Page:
Despite lacking an overt divine reference this book made it into the Hebrew and Christian Canon and was the most commented and preached upon piece of scripture in Medieval Christianity. (E. Ann Mattter, The voice of my Beloved: The of Songs in Western Medieval Christianity p 6.)

Bernard of Clairaux, the 12th century Cistercian writer, managed to pen 86 sermons on the Song of Songs. This fascination was not just limited to celibate Christian monks, medieval Rabbi Ezra ben Solomon taught that the Song of Songs belonged to God and God sang it every day.

Sixteenth century, mystic and carmalite, Teresa of Avila, also joined the Song of Songs party, she like Bernard, saw and heard in the verses a yearning that echoed her own search and longing for God. “Reading the Song is a consolation, because a soul in love with God experiences the kinds of ‘swoons, deaths, afflictions, delights, and joys that one reads of in the Song of Songs.” (p 175 Paulsell).

Here’s the interesting piece for those of us who have been shaped in a somewhat puritanical view of religion and spirituality, Teresa of Avila, Bernard of Clairvaux, Rabbi Ezra, do not reject the erotic quality of scripture, instead as Paulsell says, “they recognize the erotic quality of life with God.”( P 175)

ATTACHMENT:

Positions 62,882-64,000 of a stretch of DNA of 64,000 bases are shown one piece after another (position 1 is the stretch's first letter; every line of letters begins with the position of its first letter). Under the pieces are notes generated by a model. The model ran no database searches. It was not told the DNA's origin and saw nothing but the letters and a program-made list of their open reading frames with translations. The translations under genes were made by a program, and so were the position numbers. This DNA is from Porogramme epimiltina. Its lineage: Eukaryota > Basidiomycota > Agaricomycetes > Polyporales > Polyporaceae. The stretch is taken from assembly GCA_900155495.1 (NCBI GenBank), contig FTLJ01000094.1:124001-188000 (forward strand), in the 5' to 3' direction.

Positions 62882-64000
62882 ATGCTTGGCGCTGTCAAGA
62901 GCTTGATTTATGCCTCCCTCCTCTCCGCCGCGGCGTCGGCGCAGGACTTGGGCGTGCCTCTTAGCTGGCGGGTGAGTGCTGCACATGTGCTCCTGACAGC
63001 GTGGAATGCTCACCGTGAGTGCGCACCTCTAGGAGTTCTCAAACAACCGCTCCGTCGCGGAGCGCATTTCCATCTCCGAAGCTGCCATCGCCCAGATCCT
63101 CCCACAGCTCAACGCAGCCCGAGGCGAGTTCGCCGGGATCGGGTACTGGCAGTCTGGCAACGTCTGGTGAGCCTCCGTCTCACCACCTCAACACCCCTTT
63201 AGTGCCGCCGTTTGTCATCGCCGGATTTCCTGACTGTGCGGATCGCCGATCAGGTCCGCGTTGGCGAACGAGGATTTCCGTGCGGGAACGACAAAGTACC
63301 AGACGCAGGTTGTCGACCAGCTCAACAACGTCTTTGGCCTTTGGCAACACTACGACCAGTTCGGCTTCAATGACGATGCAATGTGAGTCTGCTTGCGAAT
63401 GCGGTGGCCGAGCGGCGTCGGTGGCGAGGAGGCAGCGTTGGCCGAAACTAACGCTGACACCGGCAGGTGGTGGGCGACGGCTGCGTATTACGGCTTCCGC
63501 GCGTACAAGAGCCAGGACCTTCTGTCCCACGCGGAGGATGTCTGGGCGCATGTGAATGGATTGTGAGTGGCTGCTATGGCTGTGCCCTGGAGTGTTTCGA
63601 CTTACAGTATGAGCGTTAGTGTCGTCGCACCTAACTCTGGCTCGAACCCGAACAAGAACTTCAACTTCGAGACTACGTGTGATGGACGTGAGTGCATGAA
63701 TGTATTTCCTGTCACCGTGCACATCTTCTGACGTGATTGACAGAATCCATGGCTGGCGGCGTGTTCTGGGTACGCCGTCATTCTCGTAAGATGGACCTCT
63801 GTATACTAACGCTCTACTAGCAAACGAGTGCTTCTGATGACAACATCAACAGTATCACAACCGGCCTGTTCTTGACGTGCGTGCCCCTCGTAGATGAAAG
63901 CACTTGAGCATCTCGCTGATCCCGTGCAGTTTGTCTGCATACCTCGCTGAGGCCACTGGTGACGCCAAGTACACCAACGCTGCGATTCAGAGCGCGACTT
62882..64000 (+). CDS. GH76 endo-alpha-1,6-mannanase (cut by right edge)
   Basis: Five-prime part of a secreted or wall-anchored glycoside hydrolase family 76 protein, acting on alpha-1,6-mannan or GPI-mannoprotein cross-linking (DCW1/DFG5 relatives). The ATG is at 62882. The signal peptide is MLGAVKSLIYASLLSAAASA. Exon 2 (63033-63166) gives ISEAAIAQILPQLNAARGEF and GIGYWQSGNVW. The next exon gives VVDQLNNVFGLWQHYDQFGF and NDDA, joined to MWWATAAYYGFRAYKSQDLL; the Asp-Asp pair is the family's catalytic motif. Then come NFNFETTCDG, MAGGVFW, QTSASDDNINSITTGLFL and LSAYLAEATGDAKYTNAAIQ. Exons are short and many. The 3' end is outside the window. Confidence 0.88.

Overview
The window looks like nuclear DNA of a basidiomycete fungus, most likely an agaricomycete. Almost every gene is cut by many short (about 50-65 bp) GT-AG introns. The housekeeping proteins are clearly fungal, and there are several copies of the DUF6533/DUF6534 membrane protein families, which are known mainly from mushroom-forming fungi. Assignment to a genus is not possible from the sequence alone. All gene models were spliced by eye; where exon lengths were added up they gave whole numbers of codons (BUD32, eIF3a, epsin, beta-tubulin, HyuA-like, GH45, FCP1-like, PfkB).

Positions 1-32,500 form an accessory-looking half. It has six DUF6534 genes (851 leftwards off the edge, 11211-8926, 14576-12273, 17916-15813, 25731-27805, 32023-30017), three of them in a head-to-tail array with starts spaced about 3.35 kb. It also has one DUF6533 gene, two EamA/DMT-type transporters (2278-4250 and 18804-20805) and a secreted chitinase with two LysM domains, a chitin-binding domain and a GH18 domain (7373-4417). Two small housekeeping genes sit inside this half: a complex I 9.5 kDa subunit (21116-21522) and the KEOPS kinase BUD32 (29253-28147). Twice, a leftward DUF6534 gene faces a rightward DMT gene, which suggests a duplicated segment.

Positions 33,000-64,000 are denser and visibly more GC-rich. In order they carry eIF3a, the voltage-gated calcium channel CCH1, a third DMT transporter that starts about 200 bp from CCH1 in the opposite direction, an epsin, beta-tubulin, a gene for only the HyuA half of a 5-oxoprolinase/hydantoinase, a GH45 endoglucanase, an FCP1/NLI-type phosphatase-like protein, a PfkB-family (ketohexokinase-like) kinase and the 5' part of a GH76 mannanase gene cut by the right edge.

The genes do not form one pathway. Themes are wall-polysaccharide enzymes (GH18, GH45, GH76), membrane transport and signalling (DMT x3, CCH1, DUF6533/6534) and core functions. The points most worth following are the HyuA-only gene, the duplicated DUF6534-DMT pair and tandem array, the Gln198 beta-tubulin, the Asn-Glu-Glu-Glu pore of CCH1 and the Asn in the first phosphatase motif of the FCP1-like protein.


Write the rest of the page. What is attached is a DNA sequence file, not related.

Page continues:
Any of us who has ever had a moment of spiritual clarity, a time of some type of mystical transcendence, long for it, much as we may long for the feeling of that first kiss of a relationship that matters, the blush and rush, the physicality of a connection that enables us to move beyond ourselves. The medieval mystics understood that incarnational connection is not merely a spiritual event.

Biblical theologian, Dianne Bergant goes a step farther by saying, “God is not found beyond human endeavor but at the very heart of it. (Song of Songs: The love Poetry of Scripture p 21). And then making the literal connection between mystical moments and our human relationships she says, “human love is a value in and of itself and a sign or symbol of divine love and that we love God precisely in the act of loving others.”